Padron and Rosalia de Castro
The museum of "Rosalia de Castro"
Everywhere you travel in Galicia you will see statues, busts, gardens and buildings dedicated to Rosalia de Castro, a famous poet and author. Castro battled with personal adversity throughout her life, but left a literary legacy that is second to none in Spain.
Left is a photo of the Rosalia de Castro monument on the "Espolon Promenade" in the old town of Padron. A bust of another famous writer, "Cela", is at the opposite end of the park.
Where is Rosalia de Castros’s museum is located?
If you travel a short distance from the center of Padron (it can be walked), you can visit the former house and now museum of Galicia’s most celebrated literary artist, "Rosalia Castro". This museum is said to be the most visited in all of Galicia. You can see it below and to the right.
The house is well sign posted and is also opposite the railway station. The cost of entry is a couple of Euros per head and that includes the tour which lasts about 15 minutes. The tour is in Spanish, but our guide made a point of speaking to us at the end of each rooms "mini lecture" in English and was extremely helpful.
So what will you see?
The museum has two main offerings. The first is the house and its grounds, parts of which have been retained exactly as they were when Castro lived there. The second is a combination of manuscripts and commemorative items that feature Rosalia de Castro.
Who was Rosalia de Castro?
Firstly, we were unable to bring back any written information about Rosalia de Castro, so what follows is a general summary based on memory. Please forgive any errors.
Rosalia de Castro was born illegitimately as María Resalía Rita in 1837 with a Catholic priest as a father. Since priests are not allowed to marry (or consort), her parentage was not declared and she was consequently born fatherless and into shame. Either her mother died during or shortly after childbirth or she was forced to give up her daughter, making Castro an orphan (I cannot remember which).
Castro was subsequently brought up by an "aunt" in what we were told was abstract poverty, but she was intelligent, and had a quest for knowledge and research.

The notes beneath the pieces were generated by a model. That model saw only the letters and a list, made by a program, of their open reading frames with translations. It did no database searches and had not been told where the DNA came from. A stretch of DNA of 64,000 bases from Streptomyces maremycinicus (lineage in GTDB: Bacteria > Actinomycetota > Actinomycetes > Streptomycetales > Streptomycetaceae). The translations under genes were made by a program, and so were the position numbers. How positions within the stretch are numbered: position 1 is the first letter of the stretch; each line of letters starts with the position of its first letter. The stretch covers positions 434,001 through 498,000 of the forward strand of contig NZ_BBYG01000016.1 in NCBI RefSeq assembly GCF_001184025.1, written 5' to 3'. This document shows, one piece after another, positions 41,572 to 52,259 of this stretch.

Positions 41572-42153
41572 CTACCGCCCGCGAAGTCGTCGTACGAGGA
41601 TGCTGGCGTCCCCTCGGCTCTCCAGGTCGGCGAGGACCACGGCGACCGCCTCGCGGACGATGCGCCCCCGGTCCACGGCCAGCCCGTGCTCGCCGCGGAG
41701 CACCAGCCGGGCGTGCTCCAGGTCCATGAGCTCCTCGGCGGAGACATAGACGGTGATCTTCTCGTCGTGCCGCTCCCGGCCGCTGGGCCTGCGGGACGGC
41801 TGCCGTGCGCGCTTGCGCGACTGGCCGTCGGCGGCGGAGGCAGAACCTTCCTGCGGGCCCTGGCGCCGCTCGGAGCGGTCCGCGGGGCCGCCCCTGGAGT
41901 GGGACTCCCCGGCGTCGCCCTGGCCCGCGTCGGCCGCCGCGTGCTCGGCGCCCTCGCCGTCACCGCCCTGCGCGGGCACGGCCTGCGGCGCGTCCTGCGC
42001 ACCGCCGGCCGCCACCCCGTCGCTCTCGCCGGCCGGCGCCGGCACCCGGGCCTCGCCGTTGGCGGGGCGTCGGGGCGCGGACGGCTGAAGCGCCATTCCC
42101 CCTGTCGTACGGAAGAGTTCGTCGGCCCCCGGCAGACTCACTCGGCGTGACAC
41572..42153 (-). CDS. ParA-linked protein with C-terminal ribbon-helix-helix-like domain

When she entered adulthood she was somehow able to go to college. This was very unusual at the time since both financial and sexist restrictions would appear to make this unlikely. The suggestion is that her biological father (the priest) may have provided financial support and used his influence to assist in her education.
Although Castro had the worst of starts to life, by the age of 12 she had commenced writing and by 17 she was known as quot;Liceo de San Agustín".
She married a scholar in 1855 and they had no less than seven children, but the tragedies continued and she died of cancer at 48 years of age. Worst still, if this were possible, she out lived all seven of her children, none of whom produced an heir.
During her lifetime she was published on only three occasions, all at the behest of her husband. When she knew she was dieing, she asked that all her unpublished manuscripts be destroyed, but her husband felt honour bound to get them published and so her legacy was created. The most famous of her works is quot; En las orillas del Sar quot;, which is considered a Castilian masterpiece.
The museum has three rooms that offer displays and these include some of Rosalia de Castro’s original manuscripts along with first publications.
To the right is one of Rosalia de Castro's poems, written in her own hand and in the display cabinet around it are first editions of some of her books.
There is also a significant collection of commemorative memorabilia including coins and stamps along with some other items that reflect the period of her life.
The remainder of the house is as it would have been when Castro actually lived there and you can see the desk and chair at which see worked along with the bed in which she slept.
The bed always has a red rose or camellia on the pillow as a mark of respect. These were Rosalia de Castro's two favourite flowers and both grew in her garden.
The house itself now appears quite grand, but we were told that this was not the case in her day. You are free to take photos and videos in the house and garden.
Left, the bed in which Castro slept with the flower on the pillow.
Below, here is one of the more unusual exhibits at the museum. It is a rain coat of the period and is made entirely of straw.
Other items on display include art work by Castro's children.
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